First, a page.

Irene LaViolette moved to Hanford with her husband Fred. “I worked at the control lab analyzing the Columbia River water. I was then given the job of checking the new Geiger counters that measured gamma rays.” She made lifelong friends and felt her work was meaningful: “I enjoyed myself. We made new friends and I liked my job.”
The War Effort
Simply knowing that they were working towards the war effort served as motivation for several women. Esther Stenstrom, a mechanical drawer, described these feelings: “Everybody was eager to get busy and get the war over with as soon as possible. We did what we were asked to do, as far as work was concerned.” Clare Whitehead recalled her time at Hanford, where she was initially stationed as a WAC: “I was the first WAC there, and they treated me nice. I was then a secretary for safeguarding military information. After that I worked at the military intelligence offices in Richland.”
Gladys Evans liked being a calutron girl. “I really felt proud,” she declared. Evans felt that learning to operate the machines was not difficult, and she soon became accustomed to her working routine: “I was working on a cubicle. You had a board that stood about ten feet tall, a machine, and it had lots of gauges on it. You had to turn these gauges constantly. You were trying to raise a needle, and you’d have to try to raise a needle up to get the highest production that you could get.” She also felt that her work was meaningful: “I wanted to do something for the war effort.”
But others were less sanguine about the Los Alamos laboratory’s impact on the Hispano communities and Pueblos of Northern New Mexico. Rosario Martinez Fiorillo grew up in the village of Guachupangue, and her grandparents, Hispano homesteaders, were evicted by the U.S. government for the Manhattan Project. Her older sister worked at Los Alamos, but Martinez Fiorillo chose not to. “I had this horrible feeling inside of me when I was up there,” she recalled. “All these people going up and down, all these soldiers. I said, ‘I don’t like it here.’”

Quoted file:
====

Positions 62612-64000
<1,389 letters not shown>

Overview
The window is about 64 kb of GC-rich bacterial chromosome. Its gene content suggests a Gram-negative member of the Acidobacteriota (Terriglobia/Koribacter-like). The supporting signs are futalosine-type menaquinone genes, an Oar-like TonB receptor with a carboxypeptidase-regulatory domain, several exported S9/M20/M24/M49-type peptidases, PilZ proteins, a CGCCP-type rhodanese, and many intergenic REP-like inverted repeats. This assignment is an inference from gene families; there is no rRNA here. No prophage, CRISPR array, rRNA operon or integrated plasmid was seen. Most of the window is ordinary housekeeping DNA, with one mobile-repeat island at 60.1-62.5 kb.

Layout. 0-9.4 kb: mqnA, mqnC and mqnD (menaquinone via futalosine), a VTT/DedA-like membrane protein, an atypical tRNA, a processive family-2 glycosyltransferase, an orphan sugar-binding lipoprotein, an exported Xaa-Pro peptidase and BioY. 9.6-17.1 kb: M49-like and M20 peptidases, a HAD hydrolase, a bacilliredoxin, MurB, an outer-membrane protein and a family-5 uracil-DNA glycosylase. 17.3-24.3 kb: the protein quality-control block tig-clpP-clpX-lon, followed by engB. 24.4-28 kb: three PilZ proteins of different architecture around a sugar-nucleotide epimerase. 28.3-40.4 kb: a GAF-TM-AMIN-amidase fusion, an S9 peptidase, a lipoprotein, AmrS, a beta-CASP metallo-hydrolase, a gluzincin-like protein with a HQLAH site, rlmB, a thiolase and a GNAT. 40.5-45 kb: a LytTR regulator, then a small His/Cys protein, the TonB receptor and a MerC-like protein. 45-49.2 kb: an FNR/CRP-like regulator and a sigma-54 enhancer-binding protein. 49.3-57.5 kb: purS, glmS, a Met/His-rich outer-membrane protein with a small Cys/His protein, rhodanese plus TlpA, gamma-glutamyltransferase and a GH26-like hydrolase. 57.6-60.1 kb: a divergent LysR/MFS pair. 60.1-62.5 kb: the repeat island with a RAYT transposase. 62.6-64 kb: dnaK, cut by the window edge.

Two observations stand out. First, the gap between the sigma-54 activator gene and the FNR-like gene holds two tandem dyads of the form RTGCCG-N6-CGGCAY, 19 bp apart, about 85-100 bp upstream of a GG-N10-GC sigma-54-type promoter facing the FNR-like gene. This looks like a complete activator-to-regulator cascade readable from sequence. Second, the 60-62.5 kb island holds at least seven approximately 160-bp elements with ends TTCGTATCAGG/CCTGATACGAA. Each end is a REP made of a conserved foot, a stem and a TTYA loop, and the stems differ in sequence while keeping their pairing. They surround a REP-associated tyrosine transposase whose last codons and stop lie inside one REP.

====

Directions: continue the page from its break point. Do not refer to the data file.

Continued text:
Many African-American women who worked on the Manhattan Project faced discrimination, but many others appreciated the opportunity to earn higher wages. Kattie Strickland, who worked as part of the janitorial staff at Oak Ridge, remembered, “I thought I was rich! All that money.” But housing was segregated at Oak Ridge, and because Strickland was African American, she was prohibited from sharing living quarters with her husband.
As Strickland explained in Denise Kiernan’s book The Girls of Atomic City, the living conditions for African Americans proved to be difficult. Guards were always present around the African American hutments, or “the Pen,” as Kattie and her friends called their living quarters. Fencing with barbed wire separated the women’s hutment area from the men’s, and guards were present to ensure that men did not try to enter the women’s area. Often the hutments were crowded, and Strickland described the food in the cafeteria as unbearable. She resorted to cooking her own food and used biscuit pans made from leftover beam materials. She saw construction workers tossing aside and wasting these beam pieces, so she would ask for them to make her biscuit pans.
Rosie the Riveter Today
The image of Rosie the Riveter now symbolizes the wartime work and sacrifice of millions of women. Although the wartime work of these Manhattan Project women is not often highlighted, their contributions were significant.
Today, the U.S. National Park Service features the important roles of women on the home front in World War II at the Rosie the Riveter National Historical Park and the Manhattan Project National Historical Park, among others.
More Historical Resources:
Denise Kiernan, The Girls of Atomic City: The Untold Story of the Women Who Helped Win World War II (New York, NY: Touchstone, 2013).
Jane S. Wilson and Charlotte Serber, eds., Standing By and Making Do: Women of Wartime Los Alamos (Los Alamos, NM: Los Alamos Historical Society, 1988).